It was under Birkeland's ownership that the company's fleet of killer ships -- the Kodiak, Unimak, and Tanginak (which had started life as a tug called the Tyee), along with the transport barge Fresno -- moved into Salmon Bay. On November 3, 1916, The Seattle Times reported that "at the middle of the month, the North Pacific Seaproducts Company's entire whaling fleet will pass through the huge government locks to lie up in the bay until spring" ("Big Schooners Tie Up ..."). The whaling fleet, along with several large Puget Sound codfishing schooners and nearly 200 smaller fishing vessels, would spend the winter at the Salmon Bay terminal that the Port of Seattle had opened two years earlier, and which soon would become known as Fishermen's Terminal. The Times noted that "the Salmon Bay terminal is now assured of one of the greatest fleets in winter quarters in the Sound" ("Big Schooners Tie Up ...") and, although the whaling fleet would not remain there long, Fishermen's Terminal would grow to become the primary port for the entire North Pacific Fishing Fleet.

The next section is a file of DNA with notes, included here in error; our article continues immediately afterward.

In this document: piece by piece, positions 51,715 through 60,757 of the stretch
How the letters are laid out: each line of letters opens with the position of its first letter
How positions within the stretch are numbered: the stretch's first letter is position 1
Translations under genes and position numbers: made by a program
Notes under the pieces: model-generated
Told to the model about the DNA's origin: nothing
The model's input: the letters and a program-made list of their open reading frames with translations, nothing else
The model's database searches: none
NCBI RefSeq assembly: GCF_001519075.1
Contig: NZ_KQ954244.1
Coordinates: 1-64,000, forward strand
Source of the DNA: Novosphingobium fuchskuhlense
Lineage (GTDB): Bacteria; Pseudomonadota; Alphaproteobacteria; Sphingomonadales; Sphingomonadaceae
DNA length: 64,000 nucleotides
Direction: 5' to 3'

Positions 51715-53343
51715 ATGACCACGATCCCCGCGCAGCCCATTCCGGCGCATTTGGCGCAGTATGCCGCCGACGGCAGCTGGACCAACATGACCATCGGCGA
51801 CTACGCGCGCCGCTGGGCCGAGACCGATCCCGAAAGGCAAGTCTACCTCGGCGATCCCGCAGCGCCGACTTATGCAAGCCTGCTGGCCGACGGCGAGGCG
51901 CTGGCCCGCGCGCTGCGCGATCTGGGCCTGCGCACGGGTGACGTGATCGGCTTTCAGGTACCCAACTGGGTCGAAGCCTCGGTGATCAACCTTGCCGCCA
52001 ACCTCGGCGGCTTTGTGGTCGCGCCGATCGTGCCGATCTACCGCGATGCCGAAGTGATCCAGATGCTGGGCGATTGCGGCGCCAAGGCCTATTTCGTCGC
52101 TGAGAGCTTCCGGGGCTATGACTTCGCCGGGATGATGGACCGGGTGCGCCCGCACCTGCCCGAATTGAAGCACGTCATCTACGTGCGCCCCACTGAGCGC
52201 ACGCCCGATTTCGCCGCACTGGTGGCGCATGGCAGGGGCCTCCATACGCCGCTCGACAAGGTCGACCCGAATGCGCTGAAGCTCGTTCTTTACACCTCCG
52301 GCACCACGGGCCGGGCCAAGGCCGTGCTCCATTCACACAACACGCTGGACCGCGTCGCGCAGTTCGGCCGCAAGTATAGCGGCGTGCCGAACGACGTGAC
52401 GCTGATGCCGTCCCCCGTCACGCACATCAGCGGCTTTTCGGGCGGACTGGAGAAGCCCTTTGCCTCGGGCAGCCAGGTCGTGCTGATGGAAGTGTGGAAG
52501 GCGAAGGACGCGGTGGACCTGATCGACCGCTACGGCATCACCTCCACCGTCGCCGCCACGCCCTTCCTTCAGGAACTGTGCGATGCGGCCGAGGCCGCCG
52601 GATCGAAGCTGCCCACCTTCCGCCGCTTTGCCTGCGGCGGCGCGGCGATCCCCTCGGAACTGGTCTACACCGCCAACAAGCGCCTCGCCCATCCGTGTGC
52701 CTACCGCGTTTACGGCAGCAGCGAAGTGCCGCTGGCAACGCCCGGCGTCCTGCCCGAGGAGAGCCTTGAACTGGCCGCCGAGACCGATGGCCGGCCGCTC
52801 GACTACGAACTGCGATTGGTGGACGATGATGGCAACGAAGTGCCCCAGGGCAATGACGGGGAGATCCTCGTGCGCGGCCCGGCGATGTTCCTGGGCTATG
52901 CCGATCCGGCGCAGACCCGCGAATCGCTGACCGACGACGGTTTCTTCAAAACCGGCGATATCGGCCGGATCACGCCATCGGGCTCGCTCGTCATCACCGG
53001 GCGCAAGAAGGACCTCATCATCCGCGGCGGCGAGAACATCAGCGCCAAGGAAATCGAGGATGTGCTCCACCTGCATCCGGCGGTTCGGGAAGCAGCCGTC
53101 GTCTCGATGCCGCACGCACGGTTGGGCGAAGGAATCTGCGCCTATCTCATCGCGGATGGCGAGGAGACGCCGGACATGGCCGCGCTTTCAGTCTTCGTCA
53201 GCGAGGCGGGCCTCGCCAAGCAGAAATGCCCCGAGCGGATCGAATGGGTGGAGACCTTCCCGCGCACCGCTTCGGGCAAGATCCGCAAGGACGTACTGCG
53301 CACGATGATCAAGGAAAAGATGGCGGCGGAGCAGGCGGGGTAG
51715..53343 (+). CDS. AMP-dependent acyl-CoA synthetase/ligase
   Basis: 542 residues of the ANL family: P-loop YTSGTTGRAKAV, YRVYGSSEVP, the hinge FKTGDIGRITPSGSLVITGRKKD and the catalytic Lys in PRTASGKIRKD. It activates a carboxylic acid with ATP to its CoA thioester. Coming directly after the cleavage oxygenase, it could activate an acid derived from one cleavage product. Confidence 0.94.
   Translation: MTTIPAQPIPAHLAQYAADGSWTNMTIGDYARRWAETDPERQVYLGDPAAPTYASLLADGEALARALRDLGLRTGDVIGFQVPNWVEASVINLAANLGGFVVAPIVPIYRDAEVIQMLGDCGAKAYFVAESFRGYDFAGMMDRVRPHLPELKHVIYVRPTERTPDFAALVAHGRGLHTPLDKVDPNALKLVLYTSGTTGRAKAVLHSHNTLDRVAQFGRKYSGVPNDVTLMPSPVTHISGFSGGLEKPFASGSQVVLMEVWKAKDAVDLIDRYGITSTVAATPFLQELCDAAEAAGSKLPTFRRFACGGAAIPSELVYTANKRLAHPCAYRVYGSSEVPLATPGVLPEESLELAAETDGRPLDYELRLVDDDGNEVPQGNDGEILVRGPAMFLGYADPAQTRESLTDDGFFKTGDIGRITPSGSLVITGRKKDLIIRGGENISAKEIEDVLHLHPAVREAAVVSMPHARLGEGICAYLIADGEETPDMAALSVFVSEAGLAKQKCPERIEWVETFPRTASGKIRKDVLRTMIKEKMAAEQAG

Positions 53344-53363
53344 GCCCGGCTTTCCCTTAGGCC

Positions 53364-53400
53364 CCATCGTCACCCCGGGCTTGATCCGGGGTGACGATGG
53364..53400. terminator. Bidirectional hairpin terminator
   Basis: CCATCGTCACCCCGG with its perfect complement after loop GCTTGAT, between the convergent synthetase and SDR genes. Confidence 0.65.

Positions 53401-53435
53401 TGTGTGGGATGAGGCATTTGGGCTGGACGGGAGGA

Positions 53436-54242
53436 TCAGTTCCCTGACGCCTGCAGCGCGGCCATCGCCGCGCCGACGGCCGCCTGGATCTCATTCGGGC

Birkeland moved the whaling ships into Salmon Bay to take advantage of the changes in the bay resulting from construction of the Ballard Locks, as part of the Lake Washington Ship Canal connecting Lake Washington to Puget Sound. The locks, after they were first closed in July 1916, changed the inlet from a tidally influenced body of salt water where the water level fluctuated 10 to 12 feet daily to a freshwater reservoir that remained at about the same level year round. A freshwater port was better for the boats because it killed saltwater organisms that damaged the vessels.
Moving to Meydenbauer Bay
A little more than a year after Birkeland moved the company, he sold it in February 1918 to William Schupp (1866-1948), who had grown up in Michigan and made his fortune in the insurance business. Schupp owned the American Pacific Whaling Company and the Victoria, British Columbia-based Consolidated Whaling Corporation, which operated the Victoria Whaling Company. Schupp then moved the killer ships from Fishermen's Terminal, along with his boats based in Bay City, to Meydenbauer Bay on Lake Washington, where he owned property.
As the whaling industry faded on the Washington coast, Schupp’s boats began to journey to southeast Alaska for the hunt. Whales were not processed on the ships but were towed to land-based processors. In 1928, Schupp’s fleet killed 160 whales, producing baleen, whale bone, and whale oil, which was used as a lubricant. Proctor and Gamble also purchased some of the oil to make soap.